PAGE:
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    • "Satiety is defined as the sensation of fullness that persists after eating until hunger returns, while satiation is the process that leads us to stop eating, ending an eating occasion (Benelam 2009). In recent years, there has been great interest in the manipulation of satiation and satiety in order to control energy intake and thus bodyweight . "
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    • " the International Agency for Research on Cancer (IARC, 2004). BaP is present in drinking water, occupational exposures, tobacco and diet. In particular BaP is present in well - done red meat , fried poultry with skin , and fried eggs ( Kazerouni et al . , 2001 ) . Several studies suggest that dietary BaP is a probable carcinogen for lung cancer ( Lam et al . , 2009 ) , colorectal RESEARCH COMMUNICATION"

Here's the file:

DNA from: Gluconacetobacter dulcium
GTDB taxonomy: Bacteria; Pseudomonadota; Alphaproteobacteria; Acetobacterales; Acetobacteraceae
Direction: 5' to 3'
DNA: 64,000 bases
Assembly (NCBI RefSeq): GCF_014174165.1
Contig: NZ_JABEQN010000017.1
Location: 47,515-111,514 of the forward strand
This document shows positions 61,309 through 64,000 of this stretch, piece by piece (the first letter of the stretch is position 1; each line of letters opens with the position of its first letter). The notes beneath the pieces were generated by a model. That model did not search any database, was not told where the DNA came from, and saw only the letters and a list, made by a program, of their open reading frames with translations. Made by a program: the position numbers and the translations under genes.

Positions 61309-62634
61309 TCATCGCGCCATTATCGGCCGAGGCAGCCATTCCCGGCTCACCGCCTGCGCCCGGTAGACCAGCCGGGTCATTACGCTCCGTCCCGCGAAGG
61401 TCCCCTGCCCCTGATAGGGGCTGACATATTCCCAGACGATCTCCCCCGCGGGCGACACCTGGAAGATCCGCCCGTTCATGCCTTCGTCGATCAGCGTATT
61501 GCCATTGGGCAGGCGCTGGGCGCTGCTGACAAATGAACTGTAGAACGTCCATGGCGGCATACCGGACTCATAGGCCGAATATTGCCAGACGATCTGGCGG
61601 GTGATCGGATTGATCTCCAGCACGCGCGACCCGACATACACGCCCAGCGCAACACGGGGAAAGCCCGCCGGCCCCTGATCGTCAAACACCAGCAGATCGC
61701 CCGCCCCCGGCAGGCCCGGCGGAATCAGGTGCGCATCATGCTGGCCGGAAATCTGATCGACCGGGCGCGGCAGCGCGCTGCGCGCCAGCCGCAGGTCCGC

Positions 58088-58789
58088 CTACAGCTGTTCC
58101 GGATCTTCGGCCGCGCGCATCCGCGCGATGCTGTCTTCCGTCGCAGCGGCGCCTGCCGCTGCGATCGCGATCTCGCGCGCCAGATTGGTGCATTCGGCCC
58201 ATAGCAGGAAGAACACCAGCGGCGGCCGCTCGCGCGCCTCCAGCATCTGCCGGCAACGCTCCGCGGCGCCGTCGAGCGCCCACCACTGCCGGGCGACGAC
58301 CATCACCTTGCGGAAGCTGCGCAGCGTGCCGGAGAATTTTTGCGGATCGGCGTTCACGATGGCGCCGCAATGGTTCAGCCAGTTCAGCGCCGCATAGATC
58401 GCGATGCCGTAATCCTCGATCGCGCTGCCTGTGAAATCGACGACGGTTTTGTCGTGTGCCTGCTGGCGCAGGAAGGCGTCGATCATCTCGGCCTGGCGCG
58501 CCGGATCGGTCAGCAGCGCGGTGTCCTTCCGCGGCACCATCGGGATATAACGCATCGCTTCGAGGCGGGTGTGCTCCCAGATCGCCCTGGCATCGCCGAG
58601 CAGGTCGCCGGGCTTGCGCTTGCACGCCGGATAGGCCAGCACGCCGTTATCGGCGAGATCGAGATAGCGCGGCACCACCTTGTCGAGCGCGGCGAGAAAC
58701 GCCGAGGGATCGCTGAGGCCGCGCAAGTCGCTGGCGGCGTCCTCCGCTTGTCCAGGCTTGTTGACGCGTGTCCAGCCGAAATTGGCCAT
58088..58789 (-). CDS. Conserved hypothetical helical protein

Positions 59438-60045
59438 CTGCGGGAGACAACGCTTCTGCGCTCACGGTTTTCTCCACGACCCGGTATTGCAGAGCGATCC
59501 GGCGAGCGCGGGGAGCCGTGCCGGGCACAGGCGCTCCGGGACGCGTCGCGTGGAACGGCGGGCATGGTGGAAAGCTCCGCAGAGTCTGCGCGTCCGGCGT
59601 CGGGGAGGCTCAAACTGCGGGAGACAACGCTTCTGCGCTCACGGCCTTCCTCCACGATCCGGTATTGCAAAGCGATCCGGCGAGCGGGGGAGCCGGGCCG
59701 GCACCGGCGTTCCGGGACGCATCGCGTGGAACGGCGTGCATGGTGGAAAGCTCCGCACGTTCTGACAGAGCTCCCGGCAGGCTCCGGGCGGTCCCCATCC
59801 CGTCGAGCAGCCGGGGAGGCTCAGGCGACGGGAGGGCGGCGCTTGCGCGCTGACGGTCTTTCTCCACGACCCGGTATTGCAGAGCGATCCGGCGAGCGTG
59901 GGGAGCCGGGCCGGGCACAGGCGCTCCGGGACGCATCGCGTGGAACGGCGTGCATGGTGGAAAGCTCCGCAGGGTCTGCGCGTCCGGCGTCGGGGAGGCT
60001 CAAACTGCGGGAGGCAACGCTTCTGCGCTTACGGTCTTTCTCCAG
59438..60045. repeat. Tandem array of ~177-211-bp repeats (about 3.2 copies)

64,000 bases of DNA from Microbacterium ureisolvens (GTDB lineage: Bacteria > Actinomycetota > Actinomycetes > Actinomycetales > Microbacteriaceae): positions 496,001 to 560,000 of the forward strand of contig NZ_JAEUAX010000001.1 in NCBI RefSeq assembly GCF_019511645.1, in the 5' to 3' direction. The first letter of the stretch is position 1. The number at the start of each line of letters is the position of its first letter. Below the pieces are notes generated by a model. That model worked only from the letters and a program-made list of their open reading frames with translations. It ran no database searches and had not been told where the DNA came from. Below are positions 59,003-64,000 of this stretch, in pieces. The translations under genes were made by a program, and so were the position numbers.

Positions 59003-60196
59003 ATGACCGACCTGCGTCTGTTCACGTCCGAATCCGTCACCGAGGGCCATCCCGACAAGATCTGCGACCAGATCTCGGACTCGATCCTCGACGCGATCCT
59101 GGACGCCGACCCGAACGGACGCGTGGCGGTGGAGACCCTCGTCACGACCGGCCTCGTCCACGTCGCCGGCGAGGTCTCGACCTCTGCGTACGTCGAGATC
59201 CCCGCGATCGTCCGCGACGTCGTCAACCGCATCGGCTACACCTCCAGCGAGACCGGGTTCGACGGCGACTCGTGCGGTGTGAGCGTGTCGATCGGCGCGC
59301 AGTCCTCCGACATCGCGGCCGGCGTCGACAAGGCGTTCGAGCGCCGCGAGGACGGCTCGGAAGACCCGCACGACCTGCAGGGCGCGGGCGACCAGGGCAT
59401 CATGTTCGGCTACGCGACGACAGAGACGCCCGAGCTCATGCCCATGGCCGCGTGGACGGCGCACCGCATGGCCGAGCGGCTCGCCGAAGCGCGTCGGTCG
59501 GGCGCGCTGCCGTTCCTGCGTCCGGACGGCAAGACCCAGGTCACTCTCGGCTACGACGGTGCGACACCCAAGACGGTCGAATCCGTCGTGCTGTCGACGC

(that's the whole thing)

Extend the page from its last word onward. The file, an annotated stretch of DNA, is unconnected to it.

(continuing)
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    ABSTRACT: In order to determine to the effect of benzo[a]pyrene (BaP) on breast cancer risk we conducted a case-control study in the time period 1996-2004. The study included 1,098 participants (460 cases and 638 controls). All the patients were drawn from the four major hospitals in Montevideo, Uruguay. Statistical analysis was performed using unconditional multiple logistic regression and the models included age, residence, urban/rural status, education, monthly income, body mass index, menopausal status, age at menarche, parity, smoking index, alcohol drinking, mate consumption, total energy, total vegetables and fruits, and BaP intake. The highest vs. the lowest quartile of BaP intake (OR 2.0, 95% CI 1.2-3.3) was significantly associated with breast cancer risk. Alcohol drinking was also directly associated with breast cancer risk (OR 1.63, 95% CI 1.19-2.23) and the joint effect of BaP and alcohol drinking showed an elevated risk of the disease (OR 3.32, 95% CI 2.17-5.06). The present study suggests that elevated consumption of BaP could play an important role in the etiology of breast cancer. This effect is enhanced by the intake of alcohol.